My terrible confession: until now, despite buying Jo Clayton’s novels with the intention of reading them at some point, despite being aware enough of her work to have picked up significant details of the Diadem series through cultural osmosis, I have a horrible feeling that this is the first Clayton I have actually read.
Jo Clayton (1939–1998) was, I believe, another one of Donald Wollheim’s discoveries. Her debut novel, 1977’s Diadem from the Stars, was the 235th book DAW published . The Diadem universe books made up a large fraction of her output and are probably her best known works. That said, the Diadem books were not the whole of her thirty-five book bibliography. The book I have in hand, 1982’s Moongather, first in the Duel of Sorcery trilogy, is completely unrelated to the Diadem series. It is a fantasy rather than science fiction.
It begins with a shocking betrayal
as Serroi, a seasoned meie warrior, abandons her shield-mate Tayyan to a magic-wielding Norid and flees across rooftops from a foe she fears deep in her bones.
What Tayyan and Serroi had learned, much to their own alarm, is that Lybor, an ambitious doamna, or queen), has hired a Norid (a lesser Nor, or wizard) to place a demon in the body of Domnor Hern on the day of Moongather, when demons are most able to enter this world. Lybor believes that this substitution will allow her to turn Hern into her obedient puppet, Serroi could tell Lybor from extensive personal experience that whatever the Norid had in mind when he agreed to assist Lybor, it wasn’t in the best interests of anyone but the Norid.
Haunted by guilt over abandoning Tayyan, Serroi spends the rest of the book trying to uncover the information the Norid was so determined to conceal and take it to someone with the power to intervene. This takes her on a long and dangerous journey, in the course of which she picks up a youthful sidekick named Dinafar. Unfortunately for Serroi, her betrayal of Tayyan and Lybor’s betrayal of Hern are not even close to being the greatest betrayals of trust in this book; Serroi’s faith in those around her proves terribly misplaced.
For some reason, the little I knew about Clayton led me to expect an adventure along the lines of a Norton, with a linear plot and workmanlike prose. There are some similarities, but Clayton seems to have been a more ambitious writer than Norton. For one thing, Clayton has broken Serroi’s life into two narratives, one the adventure described above, and one the story of Serroi’s childhood, which explains why it is she fears the Nor so much that she would break her oath to Tayyan.
Serroi is marked from birth as something unusual, a green-skinned mistborn of the windrunners. Unlike a lot of Chosen Ones in fantasy, Serroi seeks out a role for herself that is orthogonal to her magical gift. Her ability to communicate with the natural world makes her useful, particularly to a specific Nor who cannot directly affect the living world but can through her. What her gift doesn’t do is make her particularly powerful, just valuable. Any agency she wants, she has to earn the hard way.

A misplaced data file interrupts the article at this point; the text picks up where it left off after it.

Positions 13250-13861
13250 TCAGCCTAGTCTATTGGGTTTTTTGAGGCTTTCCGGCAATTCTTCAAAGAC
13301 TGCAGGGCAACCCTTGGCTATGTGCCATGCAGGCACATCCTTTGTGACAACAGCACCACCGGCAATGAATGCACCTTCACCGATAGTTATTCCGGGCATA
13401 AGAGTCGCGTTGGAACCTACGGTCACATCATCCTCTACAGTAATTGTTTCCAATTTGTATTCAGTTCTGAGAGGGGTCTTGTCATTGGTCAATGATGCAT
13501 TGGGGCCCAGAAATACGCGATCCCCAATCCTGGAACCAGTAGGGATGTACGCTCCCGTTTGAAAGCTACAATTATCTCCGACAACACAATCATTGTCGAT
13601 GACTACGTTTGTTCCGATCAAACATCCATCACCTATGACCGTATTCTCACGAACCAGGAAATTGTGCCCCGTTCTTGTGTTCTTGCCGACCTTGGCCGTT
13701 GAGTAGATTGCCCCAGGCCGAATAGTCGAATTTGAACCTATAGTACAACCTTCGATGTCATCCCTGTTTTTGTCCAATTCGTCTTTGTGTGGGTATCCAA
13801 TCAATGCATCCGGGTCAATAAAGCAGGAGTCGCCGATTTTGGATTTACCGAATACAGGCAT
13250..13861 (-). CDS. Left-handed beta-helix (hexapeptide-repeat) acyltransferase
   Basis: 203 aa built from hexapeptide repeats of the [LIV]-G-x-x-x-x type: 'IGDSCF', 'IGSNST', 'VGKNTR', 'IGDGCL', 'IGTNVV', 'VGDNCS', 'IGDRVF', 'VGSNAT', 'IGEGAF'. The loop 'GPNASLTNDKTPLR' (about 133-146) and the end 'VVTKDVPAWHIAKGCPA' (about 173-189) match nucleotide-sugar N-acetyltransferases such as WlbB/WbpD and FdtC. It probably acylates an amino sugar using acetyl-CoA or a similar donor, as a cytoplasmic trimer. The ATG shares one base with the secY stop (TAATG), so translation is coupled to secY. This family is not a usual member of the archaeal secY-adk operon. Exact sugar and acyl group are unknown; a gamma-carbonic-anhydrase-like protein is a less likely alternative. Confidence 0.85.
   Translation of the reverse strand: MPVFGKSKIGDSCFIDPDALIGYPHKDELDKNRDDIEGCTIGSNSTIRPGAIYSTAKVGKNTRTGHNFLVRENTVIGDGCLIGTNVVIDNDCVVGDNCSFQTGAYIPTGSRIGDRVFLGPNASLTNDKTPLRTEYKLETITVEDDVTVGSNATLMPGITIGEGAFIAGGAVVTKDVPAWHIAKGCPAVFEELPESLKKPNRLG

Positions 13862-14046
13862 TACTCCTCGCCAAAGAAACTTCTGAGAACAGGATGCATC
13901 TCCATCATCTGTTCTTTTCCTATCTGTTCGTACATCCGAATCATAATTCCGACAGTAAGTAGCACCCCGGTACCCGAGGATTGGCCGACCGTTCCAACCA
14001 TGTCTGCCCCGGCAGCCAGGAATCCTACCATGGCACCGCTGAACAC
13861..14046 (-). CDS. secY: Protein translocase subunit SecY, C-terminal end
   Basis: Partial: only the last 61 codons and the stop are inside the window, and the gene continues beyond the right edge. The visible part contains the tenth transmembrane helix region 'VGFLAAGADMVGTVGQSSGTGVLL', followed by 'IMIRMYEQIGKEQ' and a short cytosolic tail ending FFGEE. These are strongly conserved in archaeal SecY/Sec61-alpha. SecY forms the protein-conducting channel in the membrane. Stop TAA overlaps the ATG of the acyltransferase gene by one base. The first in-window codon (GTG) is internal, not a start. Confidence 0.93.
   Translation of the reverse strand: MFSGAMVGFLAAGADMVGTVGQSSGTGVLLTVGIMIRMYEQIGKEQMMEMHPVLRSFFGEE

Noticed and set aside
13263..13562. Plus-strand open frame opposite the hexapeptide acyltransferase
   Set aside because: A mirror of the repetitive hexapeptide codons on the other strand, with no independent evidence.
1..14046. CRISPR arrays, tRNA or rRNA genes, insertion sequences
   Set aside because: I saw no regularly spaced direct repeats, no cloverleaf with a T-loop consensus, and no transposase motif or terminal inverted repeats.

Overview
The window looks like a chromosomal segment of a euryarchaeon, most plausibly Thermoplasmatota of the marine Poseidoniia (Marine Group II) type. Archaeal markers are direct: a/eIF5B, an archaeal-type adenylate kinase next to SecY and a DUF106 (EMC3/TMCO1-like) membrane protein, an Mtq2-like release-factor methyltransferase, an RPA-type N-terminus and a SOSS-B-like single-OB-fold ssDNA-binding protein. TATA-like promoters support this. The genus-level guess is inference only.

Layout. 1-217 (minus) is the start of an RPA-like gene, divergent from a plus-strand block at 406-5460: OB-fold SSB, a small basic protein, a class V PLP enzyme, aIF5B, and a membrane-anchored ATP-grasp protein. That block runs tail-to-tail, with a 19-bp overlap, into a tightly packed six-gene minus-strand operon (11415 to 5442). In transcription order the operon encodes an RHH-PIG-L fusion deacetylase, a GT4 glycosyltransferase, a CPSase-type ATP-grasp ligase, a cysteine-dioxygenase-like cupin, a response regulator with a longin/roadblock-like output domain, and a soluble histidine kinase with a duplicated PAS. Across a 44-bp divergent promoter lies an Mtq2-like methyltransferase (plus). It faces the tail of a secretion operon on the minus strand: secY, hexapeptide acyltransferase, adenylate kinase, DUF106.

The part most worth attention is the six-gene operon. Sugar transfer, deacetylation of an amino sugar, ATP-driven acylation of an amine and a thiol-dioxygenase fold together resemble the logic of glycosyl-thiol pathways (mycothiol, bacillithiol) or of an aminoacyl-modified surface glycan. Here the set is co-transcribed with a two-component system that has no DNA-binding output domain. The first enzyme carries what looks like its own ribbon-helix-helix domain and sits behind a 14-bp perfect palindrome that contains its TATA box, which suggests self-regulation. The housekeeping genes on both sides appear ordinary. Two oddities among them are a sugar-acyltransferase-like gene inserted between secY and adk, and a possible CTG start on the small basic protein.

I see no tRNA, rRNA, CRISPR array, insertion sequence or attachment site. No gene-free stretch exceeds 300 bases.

I note with some disappointment that the various Nor (Noris, Norids, Norits, all denoting a level of power) are a consistently nasty lot (thus predictable). Perhaps I should also note, in their defense, that their magic either requires or causes cognitive deficits that make most human emotions a complete mystery to them. The most prominent Nor in the book causes Serroi considerable pain by using her to try to install demons in animal bodies. This is a painful process that invariably kills the animals. He is baffled by Serroi’s horror at her role. He simply cannot understand why killing the animals she loves in the name of research would upset her.
I am not sure what to make of the fact that only men can become Nor. I’ve not read the next two books in this trilogy, so I cannot say if the author ever explains why that would be true or if it’s just a random worldbuilding choice. Since traditionally primarily male occupations like soldier are explicitly open to women in this world, it is possible that Clayton has a point to make by depicting the Nor as an exception to a more generally gender-neutral culture.
(Sidenote: the whole business with the Nor reminds me of how magic works in Harry Connolly’s recent trilogy.)
This is the first book in a trilogy and ends with something of a cliffhanger. However, Clayton is kind enough to the reader to give this book some closure. It works as a standalone novel as well as part one of three. Modern fantasy authors might well consider that a good example to follow.
I would love to have done this as a rediscovery but while there are plans to reissue Clayton’s works I do not believe that this plan has come to fruition at his time. Readers interested in Clayton will have to go the used book route, I think.
More information about Clayton and her works can be found at her site.
1: DAW is currently past the 1600-books-published mark.